Michigan Department of Natural Resources has confirmed a case of a white tailed deer that tested positive for Chronic Wasting Disease. The animal was initially found in Ingham County and though the state has been diligently trying to protect the deer herds, this is the first instance of the dreaded CWD in Michigan.
The game commissions of all states have been watching, testing and guarding against this disease for quite awhile now. CWD is an illness that can infect any member of the deer family and it is almost always deadly. Up until now, however, all the wild animals that have been tested in Michigan have been free of the disease.
Previously, a white tailed deer on a privately owned area of the state had tested positive for CWD, but that was back in 2008. This is the first time that the fatal disease has been found in the population of wild deer within the state.
CWD is a sickness that attacks the nervous system of infected animals. The disease doesn’t infect animal species outside of the deer family, but it can decimate the members of any population of deer. Elk and moose can also be infected. CWD can be transmitted from one animal to another, although the Centers for Disease Control and Prevention reports that the mechanism for transmission isn’t currently fully understood. Because of its deadly nature, the disease is a major concern anywhere that it is detected.
Thankfully, Michigan DNR has had an action plan in place for some time to deal with the advent of CWD. Among the points of the plan are a population survey in the area surrounding the location of the animal or animals that test positive. In this case, it would be Ingham, Clinton and Shiawassee counties. While there will be restrictions placed on the transport of harvested animals and animal parts of deer taken in the affected area, unlimited any-deer permits will be issued.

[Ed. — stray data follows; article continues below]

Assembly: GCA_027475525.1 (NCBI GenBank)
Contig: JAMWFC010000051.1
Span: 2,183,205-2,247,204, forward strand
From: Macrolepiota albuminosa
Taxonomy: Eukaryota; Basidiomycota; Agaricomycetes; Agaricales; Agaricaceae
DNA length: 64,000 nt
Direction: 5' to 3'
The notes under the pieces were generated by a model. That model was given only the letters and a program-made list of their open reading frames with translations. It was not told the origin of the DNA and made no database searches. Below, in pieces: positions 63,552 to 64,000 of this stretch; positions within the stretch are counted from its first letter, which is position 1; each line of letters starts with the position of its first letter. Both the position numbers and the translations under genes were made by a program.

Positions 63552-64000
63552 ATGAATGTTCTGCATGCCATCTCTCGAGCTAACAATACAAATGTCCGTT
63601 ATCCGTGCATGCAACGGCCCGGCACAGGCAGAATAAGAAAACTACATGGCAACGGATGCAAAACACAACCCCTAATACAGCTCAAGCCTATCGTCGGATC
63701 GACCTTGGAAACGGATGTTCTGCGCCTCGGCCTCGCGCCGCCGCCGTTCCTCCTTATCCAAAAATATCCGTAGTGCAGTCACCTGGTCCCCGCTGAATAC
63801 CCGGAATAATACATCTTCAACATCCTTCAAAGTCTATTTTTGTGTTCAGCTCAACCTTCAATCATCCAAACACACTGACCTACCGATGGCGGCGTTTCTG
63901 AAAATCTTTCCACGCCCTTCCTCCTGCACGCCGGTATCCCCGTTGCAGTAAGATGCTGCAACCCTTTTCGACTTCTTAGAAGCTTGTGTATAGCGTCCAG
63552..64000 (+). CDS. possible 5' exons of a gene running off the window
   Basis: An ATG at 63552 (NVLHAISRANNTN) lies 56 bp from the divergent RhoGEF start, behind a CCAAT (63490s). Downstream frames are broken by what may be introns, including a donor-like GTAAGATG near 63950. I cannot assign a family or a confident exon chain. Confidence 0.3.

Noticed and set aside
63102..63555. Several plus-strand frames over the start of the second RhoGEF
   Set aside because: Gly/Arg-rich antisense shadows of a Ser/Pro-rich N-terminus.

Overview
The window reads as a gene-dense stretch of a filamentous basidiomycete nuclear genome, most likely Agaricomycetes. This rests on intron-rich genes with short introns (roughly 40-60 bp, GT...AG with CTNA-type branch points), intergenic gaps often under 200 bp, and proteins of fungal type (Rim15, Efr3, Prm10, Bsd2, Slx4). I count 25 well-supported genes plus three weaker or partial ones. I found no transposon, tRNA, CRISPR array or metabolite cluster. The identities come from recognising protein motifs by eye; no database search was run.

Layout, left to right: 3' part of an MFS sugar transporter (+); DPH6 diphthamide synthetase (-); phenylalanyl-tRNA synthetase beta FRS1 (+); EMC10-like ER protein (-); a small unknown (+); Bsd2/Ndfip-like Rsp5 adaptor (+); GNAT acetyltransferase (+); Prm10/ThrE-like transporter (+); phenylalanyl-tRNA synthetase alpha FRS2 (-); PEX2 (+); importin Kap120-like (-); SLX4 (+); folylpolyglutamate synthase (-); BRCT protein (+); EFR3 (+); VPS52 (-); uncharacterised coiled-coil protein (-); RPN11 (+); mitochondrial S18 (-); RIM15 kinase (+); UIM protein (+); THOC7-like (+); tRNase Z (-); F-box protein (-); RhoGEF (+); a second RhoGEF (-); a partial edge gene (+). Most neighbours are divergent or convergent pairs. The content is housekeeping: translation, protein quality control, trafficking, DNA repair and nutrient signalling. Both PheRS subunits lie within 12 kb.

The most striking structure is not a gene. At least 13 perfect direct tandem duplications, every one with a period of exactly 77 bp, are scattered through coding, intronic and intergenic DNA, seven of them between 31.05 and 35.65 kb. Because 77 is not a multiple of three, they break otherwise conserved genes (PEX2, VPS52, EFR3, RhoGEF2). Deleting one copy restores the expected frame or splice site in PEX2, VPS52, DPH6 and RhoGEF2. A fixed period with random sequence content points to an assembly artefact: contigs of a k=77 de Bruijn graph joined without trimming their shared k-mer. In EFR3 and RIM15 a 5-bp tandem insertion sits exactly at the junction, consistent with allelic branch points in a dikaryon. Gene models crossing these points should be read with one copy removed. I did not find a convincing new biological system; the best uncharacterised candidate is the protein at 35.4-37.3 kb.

There will be further testing of animals in the area and outside of it, and a prohibition goes into effect for the salvage of any deer that has died due to being hit by a car or other vehicle. However, animals that have been killed in vehicle accidents will be reported to and tested by the DNR for the CWD disease.
All of this is automatic upon an animal being tested as positive for the disease, so they went into effect as soon as confirmation was delivered. This happened after the white tailed deer tested positive at Michigan State University Diagnostic Center for Population and Animal Health. The samples were then shipped to the USDA’s National Veterinary Services Laboratory in Iowa, where they got additional confirmation.
State agencies are working with private deer facilities, landowners and are enlisting the aid of the public. Hunters and others who observe strange behavior in deer are requested to immediately contact the DNR regarding the observations. CWD doesn’t usually show up quickly, so the deer can end up looking emancipated and can lose their normal inhibitions around people. In other words, they can appear to be tame, though they aren’t.
Since hunters have always been among the greatest bastion of conservationists, they are urged to help and to support the DNR to prevent the rapid spread of CWD. For more information or to contact the DNR, people can call Ed Golder at 517-284-5815. The DNR also has the response plan available online for interested individuals.
With the help of hunters and other conservation-minded people, it is hoped that the spread of CWD can be stopped early.